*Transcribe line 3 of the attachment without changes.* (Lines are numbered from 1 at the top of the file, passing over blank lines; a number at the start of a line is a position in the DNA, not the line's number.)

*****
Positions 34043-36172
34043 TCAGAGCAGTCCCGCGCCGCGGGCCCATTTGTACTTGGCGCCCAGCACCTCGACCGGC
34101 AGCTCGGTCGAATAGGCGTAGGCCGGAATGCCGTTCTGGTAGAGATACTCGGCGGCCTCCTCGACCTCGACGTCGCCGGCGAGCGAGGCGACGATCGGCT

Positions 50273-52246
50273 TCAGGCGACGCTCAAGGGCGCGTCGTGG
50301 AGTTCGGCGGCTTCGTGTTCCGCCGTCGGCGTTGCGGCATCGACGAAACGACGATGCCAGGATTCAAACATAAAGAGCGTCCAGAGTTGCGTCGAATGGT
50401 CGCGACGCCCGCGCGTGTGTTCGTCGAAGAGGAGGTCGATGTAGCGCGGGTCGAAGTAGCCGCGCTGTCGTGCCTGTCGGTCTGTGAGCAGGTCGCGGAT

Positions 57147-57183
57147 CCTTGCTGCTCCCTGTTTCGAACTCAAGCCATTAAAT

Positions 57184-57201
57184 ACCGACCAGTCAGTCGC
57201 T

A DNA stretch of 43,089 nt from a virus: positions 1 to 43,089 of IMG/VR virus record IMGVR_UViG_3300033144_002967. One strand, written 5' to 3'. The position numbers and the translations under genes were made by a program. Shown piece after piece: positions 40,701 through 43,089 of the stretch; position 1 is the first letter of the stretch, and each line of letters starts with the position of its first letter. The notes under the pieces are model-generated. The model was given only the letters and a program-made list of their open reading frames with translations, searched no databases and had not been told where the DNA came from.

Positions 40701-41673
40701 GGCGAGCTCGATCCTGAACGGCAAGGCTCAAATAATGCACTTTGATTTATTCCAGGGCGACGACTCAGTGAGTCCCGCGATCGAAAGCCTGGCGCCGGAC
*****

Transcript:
34101 AGCTCGGTCGAATAGGCGTAGGCCGGAATGCCGTTCTGGTAGAGATACTCGGCGGCCTCCTCGACCTCGACGTCGCCGGCGAGCGAGGCGACGATCGGCT